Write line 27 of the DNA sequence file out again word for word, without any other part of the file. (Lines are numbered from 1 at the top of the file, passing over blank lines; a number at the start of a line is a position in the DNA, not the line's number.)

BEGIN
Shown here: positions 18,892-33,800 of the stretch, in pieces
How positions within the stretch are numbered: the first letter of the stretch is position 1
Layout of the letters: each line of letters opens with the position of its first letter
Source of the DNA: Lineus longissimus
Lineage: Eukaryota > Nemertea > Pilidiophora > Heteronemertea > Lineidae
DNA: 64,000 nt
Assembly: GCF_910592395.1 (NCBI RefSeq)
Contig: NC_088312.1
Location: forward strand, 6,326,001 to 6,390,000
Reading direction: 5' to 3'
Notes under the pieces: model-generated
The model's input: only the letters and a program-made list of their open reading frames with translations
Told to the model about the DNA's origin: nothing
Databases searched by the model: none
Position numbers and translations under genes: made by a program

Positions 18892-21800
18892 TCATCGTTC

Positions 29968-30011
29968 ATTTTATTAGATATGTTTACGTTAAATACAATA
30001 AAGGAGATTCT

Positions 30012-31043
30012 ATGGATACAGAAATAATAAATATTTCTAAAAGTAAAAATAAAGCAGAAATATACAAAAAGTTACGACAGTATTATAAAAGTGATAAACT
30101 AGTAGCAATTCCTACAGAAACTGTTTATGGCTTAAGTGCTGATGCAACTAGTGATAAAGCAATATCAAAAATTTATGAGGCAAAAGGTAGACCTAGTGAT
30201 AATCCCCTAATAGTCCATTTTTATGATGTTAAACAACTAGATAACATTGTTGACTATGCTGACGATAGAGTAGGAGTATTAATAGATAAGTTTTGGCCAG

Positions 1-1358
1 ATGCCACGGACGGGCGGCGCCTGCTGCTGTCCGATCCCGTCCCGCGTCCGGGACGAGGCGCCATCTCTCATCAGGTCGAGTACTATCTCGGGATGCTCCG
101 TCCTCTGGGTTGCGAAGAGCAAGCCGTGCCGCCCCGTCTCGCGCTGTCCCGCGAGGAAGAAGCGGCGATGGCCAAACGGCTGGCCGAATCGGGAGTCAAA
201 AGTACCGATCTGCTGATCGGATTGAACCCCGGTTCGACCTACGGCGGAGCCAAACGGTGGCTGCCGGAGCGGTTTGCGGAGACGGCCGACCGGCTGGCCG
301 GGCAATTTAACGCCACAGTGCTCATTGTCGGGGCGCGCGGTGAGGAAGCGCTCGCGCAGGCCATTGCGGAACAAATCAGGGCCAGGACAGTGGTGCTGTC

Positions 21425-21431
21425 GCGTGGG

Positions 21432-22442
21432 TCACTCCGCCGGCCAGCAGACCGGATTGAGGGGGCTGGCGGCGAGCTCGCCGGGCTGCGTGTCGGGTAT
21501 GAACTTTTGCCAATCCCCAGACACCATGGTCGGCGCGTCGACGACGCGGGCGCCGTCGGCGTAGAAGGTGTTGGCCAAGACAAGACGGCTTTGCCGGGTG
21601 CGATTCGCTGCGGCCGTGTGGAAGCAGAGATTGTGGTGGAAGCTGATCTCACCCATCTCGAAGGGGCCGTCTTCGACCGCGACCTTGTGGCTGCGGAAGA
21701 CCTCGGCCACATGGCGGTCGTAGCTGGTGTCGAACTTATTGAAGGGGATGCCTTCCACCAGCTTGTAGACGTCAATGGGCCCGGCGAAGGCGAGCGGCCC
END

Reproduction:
101 TCCTCTGGGTTGCGAAGAGCAAGCCGTGCCGCCCCGTCTCGCGCTGTCCCGCGAGGAAGAAGCGGCGATGGCCAAACGGCTGGCCGAATCGGGAGTCAAA